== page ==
“Porter’s arrival in New York proved to be perfectly timed. Public demand for good short story writing in the city’s numerous literary magazines had risen to a fever-pitch. Once editors got wind of Porter’s knack for the genre, they knocked down his apartment door in efforts to publish his stories, now all under the pen name of O.Henry. And even though he was prone to missing deadlines, Cosmopolitan, Harper’s, McClure’s and Munsey’s magazines — and the New York World newspaper — remained at his beck and call. When absolutely forced to, he could churn out a story with astonishing speed. His tour de force, “The Gift of the Magi,” was conceived and written in longhand in only two hours after Porter discovered he had forgotten an obligation to the Sunday World to produce a Christmas story.
He wrote not for fame — that might cause the revelation of his dark secret — but for financial reward. He once explained that, “[w]riting is my business. It is my way of getting money to pay room rent, to buy food and clothes and Pilsener. I write for no other purpose.” But Porter seamlessly mixed his business with pleasure by roaming the “New York Tenderloin” long into the night, observing the escapades of both the high hats and dregs of the city, deriving potential story lines from these varied experiences. An incorrigible ladies’ man, he took particular delight in cajoling young shopgirls into joining him for dinner. For the price of a planked steak, he would urge the women to relate their troubles. Several stories Porter penned during his New York days involve the travails of shopgirls, no doubt gleaned from these dual-purpose encounters. In addition to his New York–based stories, Porter wrote others informed from experiences and people he encountered in Texas, Honduras and in jail.
O.Henry never quite managed to turn out a novel as several publishers urged, but collections of his short stories in such volumes as Cabbages and Kings and The Four Million became runaway best sellers. Suddenly he was being compared to the likes of Dickens and Robert Louis Stevenson. Watson’s Magazine’s review of The Four Millionsummed up what many reviewers were beginning to realize: “In word limit all the stories are shorter than the average magazine story, yet it would be difficult to find as much observation and insight compacted in the short stories of any fictionist today.”
But Porter ducked away from all the plaudits. One of his editors, Robert H. Davis, remarked, “Porter fled from publicity like mist before the gale . . . shrank from the extended hands of strangers . . . and avoided conversations about himself.” On holidays from Ward-Belmont School in Nashville, Tennessee, Margaret would occasionally visit her father in New York, but Porter would keep the visits short. While Margaret may still have been in the dark, every editor in New York knew of Porter’s secret by 1907. Nonetheless, Porter kept trying to hide the secret that was no longer much of one — at least to insiders — until the end of his days.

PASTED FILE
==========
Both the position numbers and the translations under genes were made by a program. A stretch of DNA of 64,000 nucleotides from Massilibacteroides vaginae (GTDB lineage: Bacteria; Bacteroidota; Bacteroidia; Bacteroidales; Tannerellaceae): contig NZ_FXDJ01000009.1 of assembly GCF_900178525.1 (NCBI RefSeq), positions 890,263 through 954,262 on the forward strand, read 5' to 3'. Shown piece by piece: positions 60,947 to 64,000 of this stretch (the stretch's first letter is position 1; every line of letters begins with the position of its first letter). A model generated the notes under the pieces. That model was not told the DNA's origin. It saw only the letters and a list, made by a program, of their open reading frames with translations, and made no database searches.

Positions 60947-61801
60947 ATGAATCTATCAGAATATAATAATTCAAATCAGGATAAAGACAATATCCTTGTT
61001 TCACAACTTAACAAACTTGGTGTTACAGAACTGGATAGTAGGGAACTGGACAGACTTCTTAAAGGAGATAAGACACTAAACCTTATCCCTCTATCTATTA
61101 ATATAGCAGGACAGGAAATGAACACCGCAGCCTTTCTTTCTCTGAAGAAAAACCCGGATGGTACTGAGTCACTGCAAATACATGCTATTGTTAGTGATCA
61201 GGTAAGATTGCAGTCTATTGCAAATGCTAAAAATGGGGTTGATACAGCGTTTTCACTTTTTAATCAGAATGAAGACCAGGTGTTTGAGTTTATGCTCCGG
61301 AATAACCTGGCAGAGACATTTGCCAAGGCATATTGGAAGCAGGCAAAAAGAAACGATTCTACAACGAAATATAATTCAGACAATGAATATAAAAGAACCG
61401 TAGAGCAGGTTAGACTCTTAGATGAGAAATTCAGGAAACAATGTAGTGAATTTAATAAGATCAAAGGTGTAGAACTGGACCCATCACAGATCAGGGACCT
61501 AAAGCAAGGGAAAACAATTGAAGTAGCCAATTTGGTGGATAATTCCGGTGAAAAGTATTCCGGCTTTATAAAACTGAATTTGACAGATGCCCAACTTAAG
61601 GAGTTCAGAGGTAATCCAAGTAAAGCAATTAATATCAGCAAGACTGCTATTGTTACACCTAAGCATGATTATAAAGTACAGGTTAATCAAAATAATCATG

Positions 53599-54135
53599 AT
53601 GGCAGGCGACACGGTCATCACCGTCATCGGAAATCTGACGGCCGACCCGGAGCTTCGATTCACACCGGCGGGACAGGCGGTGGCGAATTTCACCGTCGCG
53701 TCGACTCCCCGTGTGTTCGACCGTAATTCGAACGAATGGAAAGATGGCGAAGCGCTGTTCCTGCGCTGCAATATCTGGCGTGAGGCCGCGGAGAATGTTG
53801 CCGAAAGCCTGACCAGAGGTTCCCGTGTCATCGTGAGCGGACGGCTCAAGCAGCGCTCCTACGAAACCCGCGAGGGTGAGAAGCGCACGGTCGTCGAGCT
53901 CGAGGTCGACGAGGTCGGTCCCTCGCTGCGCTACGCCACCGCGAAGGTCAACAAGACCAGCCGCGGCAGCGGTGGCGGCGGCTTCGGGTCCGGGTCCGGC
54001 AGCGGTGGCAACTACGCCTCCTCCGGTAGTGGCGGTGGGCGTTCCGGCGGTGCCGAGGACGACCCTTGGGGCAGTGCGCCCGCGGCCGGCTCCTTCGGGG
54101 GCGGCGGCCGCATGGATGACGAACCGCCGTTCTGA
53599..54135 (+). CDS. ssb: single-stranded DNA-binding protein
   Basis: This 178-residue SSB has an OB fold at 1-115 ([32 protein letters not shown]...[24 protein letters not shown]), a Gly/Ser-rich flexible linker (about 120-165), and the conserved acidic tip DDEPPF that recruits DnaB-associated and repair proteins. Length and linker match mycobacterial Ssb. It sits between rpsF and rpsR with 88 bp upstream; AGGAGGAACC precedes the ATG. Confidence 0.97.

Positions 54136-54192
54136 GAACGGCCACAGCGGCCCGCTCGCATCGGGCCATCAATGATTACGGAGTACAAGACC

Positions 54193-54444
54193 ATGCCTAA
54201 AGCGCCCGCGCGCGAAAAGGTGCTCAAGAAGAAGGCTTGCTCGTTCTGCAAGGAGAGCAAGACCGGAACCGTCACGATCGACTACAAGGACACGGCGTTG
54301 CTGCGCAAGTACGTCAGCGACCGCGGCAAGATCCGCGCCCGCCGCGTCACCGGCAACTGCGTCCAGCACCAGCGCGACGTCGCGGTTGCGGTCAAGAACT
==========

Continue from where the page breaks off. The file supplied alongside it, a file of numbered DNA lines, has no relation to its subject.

Unfortunately for Porter, the end of his days were not far distant. Ill health began to dog him around 1907. Whether from staying out all night drinking copious amounts of whiskey or contracting some unexplained sickness, he found himself in a perpetual state of malaise. His deteriorating health may explain how he came to lean on a woman from his Greensboro youth. As a teen, Porter had been periodically smitten with an Asheville girl who was summering in Greensboro with relatives. Sara Coleman had faded out of Porter’s life once he moved to Texas. Suspecting that Will Porter and O.Henry were one and the same, she wrote to him in 1905, and a mutual correspondence ensued. The writings became more intimate as time went by, and Sara eventually visited him in New York in September 1907. Before she returned home, Porter had proposed marriage. Before she responded, he haltingly wrote her and revealed his problematic past. She accepted his proposal anyway. They were married in Asheville two months later. Porter had the best of intentions to reform his late night ramblings. “I’ve had all the cheap bohemia that I want,” he told a friend “It’s for the clean, merry life . . .”
But the marriage seemed less a romantic union than a dependent one, with Sara filling more of a mothering and nursing role. She convinced her husband to move out to Long Island, where he presumably would not be tempted to partake of the saloon life. Margaret, now an aspiring writer and winding up her education at a girls’ school in New Jersey, would be able to spend her summers with the newlyweds. Inevitably, Porter chafed at the peacefulness of his surroundings, and his wife’s unceasing efforts to get him to mend his ways. Like a moth to the flame, he was ultimately lured back to the bright lights of the city. Bearing little acrimony, the couple separated, with Sara moving back to Asheville.
Plunging back into the city’s nightlife doomed any chance of restoring Porter’s health. By midsummer of 1909, he was too sick to work and he reluctantly decamped to Asheville where Sara checked him into a sanitarium. But once feeling better, Porter again could not resist returning to New York. His condition promptly regressed. At the peak of his fame, Porter, 47, found himself alone with no family alongside at the city’s Polyclinic Hospital, where he had been diagnosed with kidney failure, cirrhosis of the liver and diabetes. On Saturday, June 5, 1910, a nurse stopped by Will Porter’s room at midnight to turn off the light. “Turn on the light,” he pleaded. “I’m afraid to go home in the dark.” This served as O.Henry’s personal surprise twist to his own ending. He died later that morning.”